Health care (medicine) is big business, the largest the world has ever known. The “average” successful hospital’s margin is 2%-2.5% at best. The payors are only interested in managing shareholder value and revenues and the effect of reimbursement on their valuation. How can the authors of the article find fault with Partners and their ability to negotiate from a position of strength, while they note that other local institutions are struggling and running in the red even prior to the enormous cuts that will come down from the state over the next quarter? How can they fault Partners’ quest for a profit to fund the next generation of technological advances, capital improvements and to fund care for the indigent and under-insured? Another interesting consideration is how the reporters gained access to the fees paid to institutions. There is NO transparency in this space. Confidentiality agreements between payors and institutions are SOP—which leaves one to imagine who wanted this article published in the first place.
The bigger picture that was not explored by the reporters is measuring quality and somehow tying quality measures to compensation. Measuring “quality” is a burgeoning practice (industry) that is trying to define and align itself in this highly fragmented and well-entrenched space. The definition of *success* and *quality*is the first of many roadblocks that exist. Is it a length of stay issue? Complication rate issue? Quality of life issue? Mechanical issue (healed rotator cuff in a patient who remains in pain)? Which of the overlapping systems are we referring to: the environmental level, the level of the health care organization, or the interface between clinicians and patients? There are numerous opportunities that exist within existing industry standards and industries that are just starting to emerge to enhance/streamline/incentivize (and profit from) the focus on *quality*.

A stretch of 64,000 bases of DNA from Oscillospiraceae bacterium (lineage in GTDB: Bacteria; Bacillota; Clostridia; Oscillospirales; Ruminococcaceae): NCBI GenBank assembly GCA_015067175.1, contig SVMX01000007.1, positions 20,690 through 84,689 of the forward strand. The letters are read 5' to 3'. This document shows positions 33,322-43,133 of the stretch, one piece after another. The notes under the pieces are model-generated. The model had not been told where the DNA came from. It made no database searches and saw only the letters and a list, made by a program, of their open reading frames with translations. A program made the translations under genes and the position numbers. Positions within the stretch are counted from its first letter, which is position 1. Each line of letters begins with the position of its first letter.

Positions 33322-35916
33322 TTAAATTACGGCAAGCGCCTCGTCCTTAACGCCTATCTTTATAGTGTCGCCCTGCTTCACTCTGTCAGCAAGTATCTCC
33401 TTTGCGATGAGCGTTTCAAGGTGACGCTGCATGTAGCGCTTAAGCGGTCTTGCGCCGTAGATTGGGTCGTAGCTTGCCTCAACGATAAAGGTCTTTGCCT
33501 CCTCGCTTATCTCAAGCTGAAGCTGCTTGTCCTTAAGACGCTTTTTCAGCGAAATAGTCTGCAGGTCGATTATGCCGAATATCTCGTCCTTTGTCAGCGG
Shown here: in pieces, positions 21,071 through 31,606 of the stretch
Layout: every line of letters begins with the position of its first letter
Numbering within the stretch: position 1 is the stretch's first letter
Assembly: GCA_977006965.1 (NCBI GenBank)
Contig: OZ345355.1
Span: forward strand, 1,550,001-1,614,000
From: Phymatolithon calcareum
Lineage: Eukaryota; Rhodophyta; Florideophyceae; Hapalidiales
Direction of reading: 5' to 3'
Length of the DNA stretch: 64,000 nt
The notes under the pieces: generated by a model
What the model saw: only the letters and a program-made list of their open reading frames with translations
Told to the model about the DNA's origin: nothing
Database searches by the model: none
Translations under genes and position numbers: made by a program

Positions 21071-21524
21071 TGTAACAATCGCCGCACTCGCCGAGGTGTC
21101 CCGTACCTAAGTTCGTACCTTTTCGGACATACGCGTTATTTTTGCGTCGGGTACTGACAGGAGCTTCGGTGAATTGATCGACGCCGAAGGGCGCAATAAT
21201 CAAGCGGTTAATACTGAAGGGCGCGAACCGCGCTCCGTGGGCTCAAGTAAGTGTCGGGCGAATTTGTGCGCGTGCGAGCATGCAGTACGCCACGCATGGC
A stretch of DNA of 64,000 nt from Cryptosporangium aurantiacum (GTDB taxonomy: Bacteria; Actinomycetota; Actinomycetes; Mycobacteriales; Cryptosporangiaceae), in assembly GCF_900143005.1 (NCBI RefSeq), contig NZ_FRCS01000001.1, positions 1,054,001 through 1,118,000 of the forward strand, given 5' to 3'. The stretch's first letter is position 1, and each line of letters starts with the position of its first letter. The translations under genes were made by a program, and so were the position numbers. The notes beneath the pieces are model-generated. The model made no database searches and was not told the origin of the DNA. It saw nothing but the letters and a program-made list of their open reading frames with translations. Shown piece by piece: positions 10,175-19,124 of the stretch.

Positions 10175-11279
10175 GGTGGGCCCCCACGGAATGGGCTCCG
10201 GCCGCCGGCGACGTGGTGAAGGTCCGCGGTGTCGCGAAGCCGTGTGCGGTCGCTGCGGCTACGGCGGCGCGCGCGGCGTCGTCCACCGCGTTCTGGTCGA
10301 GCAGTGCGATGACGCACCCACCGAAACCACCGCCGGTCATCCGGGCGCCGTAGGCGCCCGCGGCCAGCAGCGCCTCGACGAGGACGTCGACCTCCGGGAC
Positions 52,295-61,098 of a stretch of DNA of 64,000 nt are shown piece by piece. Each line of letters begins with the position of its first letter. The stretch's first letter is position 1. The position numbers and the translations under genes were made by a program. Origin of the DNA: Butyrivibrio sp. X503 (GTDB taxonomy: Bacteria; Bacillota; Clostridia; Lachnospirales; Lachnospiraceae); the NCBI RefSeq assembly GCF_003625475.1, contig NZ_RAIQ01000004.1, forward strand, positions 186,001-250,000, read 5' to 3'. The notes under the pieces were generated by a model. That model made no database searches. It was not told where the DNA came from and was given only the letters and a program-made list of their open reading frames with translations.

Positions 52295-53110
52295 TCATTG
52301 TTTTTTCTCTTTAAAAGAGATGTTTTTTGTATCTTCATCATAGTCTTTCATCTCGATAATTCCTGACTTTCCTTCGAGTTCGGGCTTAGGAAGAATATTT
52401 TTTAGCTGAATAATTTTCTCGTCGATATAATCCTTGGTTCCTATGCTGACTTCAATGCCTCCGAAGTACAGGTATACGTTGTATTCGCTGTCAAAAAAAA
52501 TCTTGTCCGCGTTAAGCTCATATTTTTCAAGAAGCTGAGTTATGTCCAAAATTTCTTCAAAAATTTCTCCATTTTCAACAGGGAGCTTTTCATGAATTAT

A small, but certainly not exhaustive list of opportunities that exist are in various areas of the health care system:
Enabling rapid advances in health care: The need for federal, state and local governments to come together and guide reform platforms.
Health care delivery redesign: In order to provide safer, more reproducible, higher *quality* care, the environment in which health care is delivered needs to change. This will need to address, amongst other issues, management practices, workforce capability, work design and organizational safety culture.
Filed under: innovation, quality, venture capital | Tags: innovation, quality
For those with good ideas but no ability to talk VCs or angels into backing you – perhaps we can turn to the guys who brought average consumers access to really expensive manned space flight. The X Prize has teamed up with Wellpoint to launch a new prize:
[X Prize and Wellpoint] have announced an open competition to devise solutions that improve health care cost and quality, and they’re dangling a prize of at least $10 million for the winner. “Reinventing and rebooting the U.S. health care system is not to be taken lightly,” said X–Prize Chief Executive Dr. Peter Diamandis. “Its an audacious task but, we think, very achievable.”
Contest details will be worked out by early next year. But essentially the competition will look for ways to “dramatically improve” cost and quality, said Brad Fluegel, a WellPoint executive vice president… The contest organizers are thinking big picture. Fluegel said they will look for a system of solutions instead of one or two improvements… Potential solutions might involve ways to streamline insurance reimbursement or the medical claims process that reduce administrative costs. They also might include solutions that help patients better manage chronic conditions like diabetes.
So we can’t raise $5 million for a company to do one thing, but we can get $10 million if we figure out how to do everything… only in health care.
Posted by RobC